Erik van Rooyen (66) was second, three strokes ahead of Shaun Norris (65) and Tapio Pulkkanen (68).
Newsmakers of the Year: Top 10 in 2017
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No. 5: Dec. 12
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No. 1: Dec. 18
Sharma among three Open qualifiers at Joburg Open
Shubhankar Sharma earned his first career European Tour win at the rain-delayed Joburg Open and punched his ticket to The Open in the process.
Sharma returned to Randpark Golf Club Monday morning after storms washed out much of the scheduled final day of play. Beginning the re-start with a four-shot lead, he hung on to win by three over South Africa's Erik Van Rooyen.
Both men can make travel plans for Carnoustie next summer, as this was the second event in the Open Qualifying Series with three spots available for players not otherwise exempt who finished inside the top 10. The final spot went to Shaun Norris, who tied for third with Finland's Tapio Pulkkanen but had a higher world ranking (No. 192) than Pulkkanen (No. 197) entering the week.
The Joburg Open was the final official European Tour event of the year. The next tournament in the Open Qualifying Series will be the SMBC Singapore Open in January, where four spots at Carnoustie will be up for grabs.
Rules changes include no more viewer call-ins
Although the Rules of Golf modernization is still a year away, officials continue to refine parts of the rulebook including an overhaul of the video review protocols.
A “working group” led by the USGA and R&A announced on Monday the new protocols, which include assigning a rule official to a tournament broadcast to resolve rules issues.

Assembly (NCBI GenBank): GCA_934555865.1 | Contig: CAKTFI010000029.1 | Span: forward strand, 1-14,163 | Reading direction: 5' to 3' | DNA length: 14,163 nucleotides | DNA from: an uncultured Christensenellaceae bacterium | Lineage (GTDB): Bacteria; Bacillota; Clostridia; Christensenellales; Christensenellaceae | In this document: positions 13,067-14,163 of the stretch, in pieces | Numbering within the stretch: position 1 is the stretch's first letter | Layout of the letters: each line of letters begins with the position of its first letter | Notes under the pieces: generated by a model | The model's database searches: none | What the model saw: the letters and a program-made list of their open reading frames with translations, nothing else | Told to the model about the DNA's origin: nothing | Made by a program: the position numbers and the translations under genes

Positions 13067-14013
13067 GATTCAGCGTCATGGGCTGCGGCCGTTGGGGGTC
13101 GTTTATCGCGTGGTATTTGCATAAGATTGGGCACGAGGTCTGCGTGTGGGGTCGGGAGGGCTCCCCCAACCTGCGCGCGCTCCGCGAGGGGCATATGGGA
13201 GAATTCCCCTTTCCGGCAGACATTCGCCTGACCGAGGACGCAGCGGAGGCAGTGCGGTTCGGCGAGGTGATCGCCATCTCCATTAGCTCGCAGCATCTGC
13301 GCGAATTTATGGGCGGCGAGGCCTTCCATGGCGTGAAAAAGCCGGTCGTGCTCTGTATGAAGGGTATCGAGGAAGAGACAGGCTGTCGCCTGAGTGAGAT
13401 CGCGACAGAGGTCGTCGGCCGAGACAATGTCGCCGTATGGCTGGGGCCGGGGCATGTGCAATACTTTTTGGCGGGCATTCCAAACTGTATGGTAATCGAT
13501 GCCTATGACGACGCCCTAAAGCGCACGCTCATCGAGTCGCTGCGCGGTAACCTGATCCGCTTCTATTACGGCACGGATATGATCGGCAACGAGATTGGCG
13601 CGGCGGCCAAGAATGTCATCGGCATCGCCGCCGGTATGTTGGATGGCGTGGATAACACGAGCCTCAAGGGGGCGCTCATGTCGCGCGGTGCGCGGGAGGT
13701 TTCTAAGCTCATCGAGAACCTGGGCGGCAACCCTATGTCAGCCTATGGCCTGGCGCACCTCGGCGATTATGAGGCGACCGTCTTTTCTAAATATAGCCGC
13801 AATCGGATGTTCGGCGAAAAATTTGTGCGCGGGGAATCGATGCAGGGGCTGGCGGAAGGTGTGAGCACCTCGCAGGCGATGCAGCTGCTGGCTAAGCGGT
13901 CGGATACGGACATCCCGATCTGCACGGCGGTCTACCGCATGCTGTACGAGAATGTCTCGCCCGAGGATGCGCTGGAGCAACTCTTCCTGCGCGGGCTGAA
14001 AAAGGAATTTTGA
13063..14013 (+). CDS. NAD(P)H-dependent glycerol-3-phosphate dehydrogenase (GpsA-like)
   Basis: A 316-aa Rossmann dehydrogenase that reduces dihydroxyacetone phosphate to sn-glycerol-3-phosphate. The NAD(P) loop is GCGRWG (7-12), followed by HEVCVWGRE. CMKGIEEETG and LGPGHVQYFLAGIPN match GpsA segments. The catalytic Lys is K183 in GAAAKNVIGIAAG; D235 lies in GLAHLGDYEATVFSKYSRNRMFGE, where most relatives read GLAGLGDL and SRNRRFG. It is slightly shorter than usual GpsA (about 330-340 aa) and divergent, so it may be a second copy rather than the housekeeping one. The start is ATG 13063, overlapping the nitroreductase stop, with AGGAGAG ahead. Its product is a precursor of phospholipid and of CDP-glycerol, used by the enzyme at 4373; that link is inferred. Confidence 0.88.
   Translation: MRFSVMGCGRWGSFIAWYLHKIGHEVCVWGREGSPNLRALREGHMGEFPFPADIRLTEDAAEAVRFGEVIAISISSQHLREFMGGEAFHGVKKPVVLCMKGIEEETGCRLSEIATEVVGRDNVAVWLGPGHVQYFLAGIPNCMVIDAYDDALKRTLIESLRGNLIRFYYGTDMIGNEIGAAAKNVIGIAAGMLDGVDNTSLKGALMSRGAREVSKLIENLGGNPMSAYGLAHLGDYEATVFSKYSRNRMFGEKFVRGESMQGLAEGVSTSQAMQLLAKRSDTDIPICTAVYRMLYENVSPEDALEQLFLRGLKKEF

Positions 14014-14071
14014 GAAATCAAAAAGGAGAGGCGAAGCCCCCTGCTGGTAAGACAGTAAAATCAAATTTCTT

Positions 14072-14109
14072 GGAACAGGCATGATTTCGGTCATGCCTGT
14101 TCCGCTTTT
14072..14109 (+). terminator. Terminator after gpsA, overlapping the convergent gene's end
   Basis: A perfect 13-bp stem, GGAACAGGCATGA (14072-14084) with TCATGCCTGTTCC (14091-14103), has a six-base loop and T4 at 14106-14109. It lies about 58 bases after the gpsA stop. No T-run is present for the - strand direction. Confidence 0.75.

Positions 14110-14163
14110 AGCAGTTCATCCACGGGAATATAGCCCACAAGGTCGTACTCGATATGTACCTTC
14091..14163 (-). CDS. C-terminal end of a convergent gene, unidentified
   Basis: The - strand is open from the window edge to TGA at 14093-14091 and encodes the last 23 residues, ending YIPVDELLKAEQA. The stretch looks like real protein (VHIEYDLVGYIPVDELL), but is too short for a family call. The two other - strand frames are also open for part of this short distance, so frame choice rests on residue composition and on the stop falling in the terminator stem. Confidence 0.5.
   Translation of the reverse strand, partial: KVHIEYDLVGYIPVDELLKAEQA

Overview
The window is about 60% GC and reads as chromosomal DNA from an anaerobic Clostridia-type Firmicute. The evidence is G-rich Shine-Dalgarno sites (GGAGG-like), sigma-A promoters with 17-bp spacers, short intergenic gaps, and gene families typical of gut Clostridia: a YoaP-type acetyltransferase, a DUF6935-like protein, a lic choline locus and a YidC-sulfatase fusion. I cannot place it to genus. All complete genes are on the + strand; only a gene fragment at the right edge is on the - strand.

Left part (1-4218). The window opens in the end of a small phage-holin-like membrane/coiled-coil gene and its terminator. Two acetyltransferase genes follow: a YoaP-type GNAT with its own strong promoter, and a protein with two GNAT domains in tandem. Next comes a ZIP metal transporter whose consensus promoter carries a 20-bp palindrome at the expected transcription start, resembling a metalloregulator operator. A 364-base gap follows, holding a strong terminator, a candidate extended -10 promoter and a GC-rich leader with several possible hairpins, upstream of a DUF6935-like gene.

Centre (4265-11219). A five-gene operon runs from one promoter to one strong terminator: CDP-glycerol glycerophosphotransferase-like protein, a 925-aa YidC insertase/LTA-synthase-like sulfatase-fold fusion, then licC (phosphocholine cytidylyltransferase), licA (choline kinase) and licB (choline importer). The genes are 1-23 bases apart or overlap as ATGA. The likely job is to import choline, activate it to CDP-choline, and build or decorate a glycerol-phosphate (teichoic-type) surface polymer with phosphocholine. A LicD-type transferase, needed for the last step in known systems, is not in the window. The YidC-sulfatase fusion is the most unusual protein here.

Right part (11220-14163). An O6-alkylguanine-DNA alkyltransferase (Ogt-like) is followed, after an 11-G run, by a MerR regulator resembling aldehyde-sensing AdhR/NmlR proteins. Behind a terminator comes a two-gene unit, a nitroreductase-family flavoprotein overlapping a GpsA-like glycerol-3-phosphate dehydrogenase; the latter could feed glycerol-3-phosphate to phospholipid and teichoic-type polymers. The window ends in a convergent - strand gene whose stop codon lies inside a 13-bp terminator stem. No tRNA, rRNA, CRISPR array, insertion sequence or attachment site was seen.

The group – which includes the PGA Tour, European Tour, LPGA tour and PGA of America – also voted to stop considering viewer call-ins when processing potential rule violations.
In addition, a new local rule was announced that will discontinue the penalty for signing an incorrect scorecard when the player was unaware of the violation.
In April, Lexi Thompson was penalized four strokes during the final round when officials at the ANA Inspiration learned via e-mail from a viewer of an infraction that occurred during the third round. Thompson was penalized two strokes for incorrectly marking her golf ball and two for signing an incorrect scorecard.
“The message is, as a fan, enjoy watching the game and the best players in the world, but also have the confidence that the committee in charge of the competition have the rules handled,” Thomas Pagel, the USGA’s senior director of the Rules of Golf, said on Golf Channel’s "Morning Drive" on Monday. “Let’s leave the rules and the administration of the event to the players and to those responsible for running the tournament.”
The working group was created in April to review the use of video in applying the rules and the role of viewer call-ins, and initially issued a decision to limit the use of video through the introduction of the “reasonable judgment” and “naked eye” standard.
According to that decision, which was not a rule, “so long as the player does what can reasonably be expected under the circumstances to make an accurate determination, the player’s reasonable judgment will be accepted, even if later shown to be inaccurate by the use of video evidence.”
The new protocols will be implemented starting on Jan. 1.
A comprehensive overhaul of the Rules of Golf is currently underway by the USGA and R&A that will begin on Jan. 1, 2019.